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With cutting-edge online video-sharing technology, everyday authors, camera savvy users, production proficient videographers and lay individuals have much broader space now to engage in sociopolitical matters. By producing more effective audio-visual messages on the Internet, they can participate in the increasingly widening public sphere in which they realize the essence of grassroots democracy and discuss their concerns, interests, and agendas over the nation’s political governance. Alternative forms of political mobilization on the Internet are also ever more available for ordinary citizens rather than the conventional political campaign advertisements grasping the public attention nowadays. Especially, with the success of the popular video-sharing website, Considering Benjamin’s (1934) belief that a “reader is at all times ready to become a writer” (p. 225), new digital media technologies can possibly contribute to a revival of the grassroots, egalitarian public sphere, which can lead to a more direct democracy. Yet, we must conceptualize Internet technologies in terms of their “embededness in the political economy, social relations, and political environment within which they are produced, circulated, and received” for a more correct understanding and limitations (Kellner, 1995, p. 2). While emergent technologies provide the marginalized with more liberating, counter-hegemonic politics of participation as a means of self-empowerment, they are also imbued with conformist limitations, that is, their embededness in the dominant social and political system that generate social reproduction. In this chapter, I argue that media technologies like YouTube, combined with a transformative pedagogy, can help realize the Internet’s potential for democratization.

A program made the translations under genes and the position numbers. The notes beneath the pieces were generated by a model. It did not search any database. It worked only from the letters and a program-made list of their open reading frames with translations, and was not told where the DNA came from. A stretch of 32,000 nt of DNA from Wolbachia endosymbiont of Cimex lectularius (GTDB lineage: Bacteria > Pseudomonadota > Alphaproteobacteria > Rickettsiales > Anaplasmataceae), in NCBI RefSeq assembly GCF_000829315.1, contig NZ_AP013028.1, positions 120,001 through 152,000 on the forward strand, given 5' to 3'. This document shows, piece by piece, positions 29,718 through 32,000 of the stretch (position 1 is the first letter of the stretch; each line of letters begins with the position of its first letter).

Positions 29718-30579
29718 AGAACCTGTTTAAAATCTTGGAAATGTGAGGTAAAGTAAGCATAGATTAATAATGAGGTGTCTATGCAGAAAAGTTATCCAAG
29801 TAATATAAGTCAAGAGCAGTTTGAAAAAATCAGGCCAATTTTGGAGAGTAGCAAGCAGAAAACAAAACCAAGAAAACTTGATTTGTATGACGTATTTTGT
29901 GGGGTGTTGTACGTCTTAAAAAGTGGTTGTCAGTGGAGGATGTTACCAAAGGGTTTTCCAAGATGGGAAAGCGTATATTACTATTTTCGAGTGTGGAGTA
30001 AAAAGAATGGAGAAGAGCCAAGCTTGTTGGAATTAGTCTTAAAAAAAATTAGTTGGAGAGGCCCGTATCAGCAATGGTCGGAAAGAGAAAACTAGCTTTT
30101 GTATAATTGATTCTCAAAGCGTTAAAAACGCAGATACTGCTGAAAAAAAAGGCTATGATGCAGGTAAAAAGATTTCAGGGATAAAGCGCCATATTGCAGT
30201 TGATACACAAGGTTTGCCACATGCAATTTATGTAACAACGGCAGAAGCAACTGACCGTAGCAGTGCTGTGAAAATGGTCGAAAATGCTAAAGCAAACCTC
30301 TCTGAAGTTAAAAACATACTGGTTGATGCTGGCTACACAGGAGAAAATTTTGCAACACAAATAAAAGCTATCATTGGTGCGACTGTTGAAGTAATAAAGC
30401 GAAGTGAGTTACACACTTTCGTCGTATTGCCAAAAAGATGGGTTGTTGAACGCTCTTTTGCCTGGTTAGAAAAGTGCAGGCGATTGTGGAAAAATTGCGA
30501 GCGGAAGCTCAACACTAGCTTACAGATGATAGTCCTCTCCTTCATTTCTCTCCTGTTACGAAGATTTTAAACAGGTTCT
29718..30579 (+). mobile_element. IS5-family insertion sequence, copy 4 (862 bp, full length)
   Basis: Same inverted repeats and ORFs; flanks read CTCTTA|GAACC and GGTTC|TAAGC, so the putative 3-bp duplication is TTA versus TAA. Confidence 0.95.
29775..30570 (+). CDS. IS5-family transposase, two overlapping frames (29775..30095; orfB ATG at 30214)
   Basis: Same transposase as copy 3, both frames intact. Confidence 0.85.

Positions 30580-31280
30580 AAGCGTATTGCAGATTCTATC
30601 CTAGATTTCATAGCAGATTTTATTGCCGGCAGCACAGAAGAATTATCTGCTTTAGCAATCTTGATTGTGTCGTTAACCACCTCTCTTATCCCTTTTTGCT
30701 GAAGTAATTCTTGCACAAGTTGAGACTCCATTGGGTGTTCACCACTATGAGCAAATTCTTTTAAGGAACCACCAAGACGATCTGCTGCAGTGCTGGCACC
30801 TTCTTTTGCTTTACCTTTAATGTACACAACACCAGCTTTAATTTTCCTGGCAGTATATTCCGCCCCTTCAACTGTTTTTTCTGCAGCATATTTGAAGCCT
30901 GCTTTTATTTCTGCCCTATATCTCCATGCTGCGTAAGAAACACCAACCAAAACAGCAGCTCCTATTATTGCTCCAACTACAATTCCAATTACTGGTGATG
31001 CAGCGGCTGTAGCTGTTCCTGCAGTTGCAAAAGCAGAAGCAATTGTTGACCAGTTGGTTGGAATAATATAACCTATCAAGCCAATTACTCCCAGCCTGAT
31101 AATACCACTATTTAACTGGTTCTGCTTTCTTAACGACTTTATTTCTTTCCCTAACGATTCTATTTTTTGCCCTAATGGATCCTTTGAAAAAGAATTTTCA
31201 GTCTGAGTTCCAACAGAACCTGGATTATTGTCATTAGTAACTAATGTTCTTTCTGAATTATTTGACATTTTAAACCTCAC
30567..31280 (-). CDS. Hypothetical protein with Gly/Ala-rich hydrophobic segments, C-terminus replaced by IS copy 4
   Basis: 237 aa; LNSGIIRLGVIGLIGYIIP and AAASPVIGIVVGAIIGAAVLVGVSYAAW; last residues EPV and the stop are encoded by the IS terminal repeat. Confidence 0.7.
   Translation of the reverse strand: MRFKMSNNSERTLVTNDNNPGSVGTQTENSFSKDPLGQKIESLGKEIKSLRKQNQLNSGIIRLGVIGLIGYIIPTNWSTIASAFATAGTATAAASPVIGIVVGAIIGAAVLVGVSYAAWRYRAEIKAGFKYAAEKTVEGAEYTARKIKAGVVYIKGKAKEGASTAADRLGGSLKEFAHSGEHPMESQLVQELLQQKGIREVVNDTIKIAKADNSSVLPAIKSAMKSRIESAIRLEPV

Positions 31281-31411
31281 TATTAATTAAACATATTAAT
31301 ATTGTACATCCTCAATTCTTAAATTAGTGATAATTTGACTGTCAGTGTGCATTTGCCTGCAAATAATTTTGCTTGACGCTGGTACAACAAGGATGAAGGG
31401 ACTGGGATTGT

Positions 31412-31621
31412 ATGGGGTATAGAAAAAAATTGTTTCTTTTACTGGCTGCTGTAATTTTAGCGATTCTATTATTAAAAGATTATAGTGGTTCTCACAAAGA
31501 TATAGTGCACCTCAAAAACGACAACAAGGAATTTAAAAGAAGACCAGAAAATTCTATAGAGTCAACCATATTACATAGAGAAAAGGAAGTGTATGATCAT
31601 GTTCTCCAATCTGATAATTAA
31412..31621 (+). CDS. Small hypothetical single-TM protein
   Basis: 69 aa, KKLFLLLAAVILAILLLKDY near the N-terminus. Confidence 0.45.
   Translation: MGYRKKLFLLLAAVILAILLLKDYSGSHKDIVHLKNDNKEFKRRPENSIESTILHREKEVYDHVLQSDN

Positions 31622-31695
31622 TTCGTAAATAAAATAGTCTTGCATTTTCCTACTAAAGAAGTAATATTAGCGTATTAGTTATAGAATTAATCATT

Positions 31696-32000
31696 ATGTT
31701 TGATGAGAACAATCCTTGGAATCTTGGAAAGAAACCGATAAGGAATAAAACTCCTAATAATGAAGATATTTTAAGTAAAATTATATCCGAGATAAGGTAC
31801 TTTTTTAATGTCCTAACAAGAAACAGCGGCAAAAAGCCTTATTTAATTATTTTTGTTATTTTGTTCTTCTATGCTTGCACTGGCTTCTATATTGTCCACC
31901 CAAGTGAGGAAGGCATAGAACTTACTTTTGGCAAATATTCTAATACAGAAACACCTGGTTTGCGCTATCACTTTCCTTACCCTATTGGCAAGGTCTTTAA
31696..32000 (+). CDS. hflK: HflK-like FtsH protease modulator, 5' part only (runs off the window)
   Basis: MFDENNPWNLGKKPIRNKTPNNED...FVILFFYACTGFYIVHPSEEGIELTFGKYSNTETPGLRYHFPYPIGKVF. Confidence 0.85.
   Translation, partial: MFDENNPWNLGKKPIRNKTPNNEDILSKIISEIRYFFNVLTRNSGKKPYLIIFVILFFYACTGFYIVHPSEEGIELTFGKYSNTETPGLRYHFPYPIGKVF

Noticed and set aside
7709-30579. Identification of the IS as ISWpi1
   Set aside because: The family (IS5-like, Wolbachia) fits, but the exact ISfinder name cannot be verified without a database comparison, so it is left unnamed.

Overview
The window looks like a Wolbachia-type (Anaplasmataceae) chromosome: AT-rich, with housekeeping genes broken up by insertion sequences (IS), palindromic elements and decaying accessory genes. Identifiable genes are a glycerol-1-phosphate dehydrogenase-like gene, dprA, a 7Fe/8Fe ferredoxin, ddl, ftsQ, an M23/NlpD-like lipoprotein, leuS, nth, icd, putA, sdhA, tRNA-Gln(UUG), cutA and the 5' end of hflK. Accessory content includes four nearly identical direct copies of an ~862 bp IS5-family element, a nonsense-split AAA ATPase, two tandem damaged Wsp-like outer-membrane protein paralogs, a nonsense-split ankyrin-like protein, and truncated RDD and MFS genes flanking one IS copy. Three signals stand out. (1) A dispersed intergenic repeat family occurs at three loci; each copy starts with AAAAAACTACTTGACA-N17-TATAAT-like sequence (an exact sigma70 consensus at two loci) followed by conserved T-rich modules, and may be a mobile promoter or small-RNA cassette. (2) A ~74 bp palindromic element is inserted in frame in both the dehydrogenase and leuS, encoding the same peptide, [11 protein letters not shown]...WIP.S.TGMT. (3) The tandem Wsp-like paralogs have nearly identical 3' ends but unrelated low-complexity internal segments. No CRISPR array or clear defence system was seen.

There have been many efforts to understand how the potential of the Internet can contribute to grassroots based egalitarian democratic governance in society. More specifically, advanced modes of online political communication have been vigorously investigated since the ground-breaking Internet-based strategy of Governor Howard Dean in the 2004 presidential election (Gillmor, 2006; Trippi, 2004). In this regard, Kellner (2005) stresses that the “result of the 2004 election has been the decentering and marginalizing of the importance of the corporate media punditocracy by Internet and blogosphere sources” (p. 306). However, there was not much effort to incorporate voluntary grassroots participations in elections prior to 2008; rather, candidates set up their own campaign Web sites mainly to raise campaign funds, publicize their policies and consolidate more voters online (Sundar, et al., 2003; Williams, et al., 2005; Xenos & Foot, 2005). With the breathtaking speed of the Internet’s technological advances and its ubiquity throughout society, the campaign environment for the 2008 presidential election can be characterized as the first major Internet-oriented election.1 More accurately, the election was a manifestation that substantiates transformative power of the Internet with the critical mass of people trespassing dividing lines between online and offline, pop culture and civic value, and new media and old for a sociopolitical cause.2 However, there is still a dearth of research on how daily Internet users and a largely wired population make use of a relatively new video-sharing Internet technology in order to recruit, organize and mobilize fellow citizens for major election campaigns.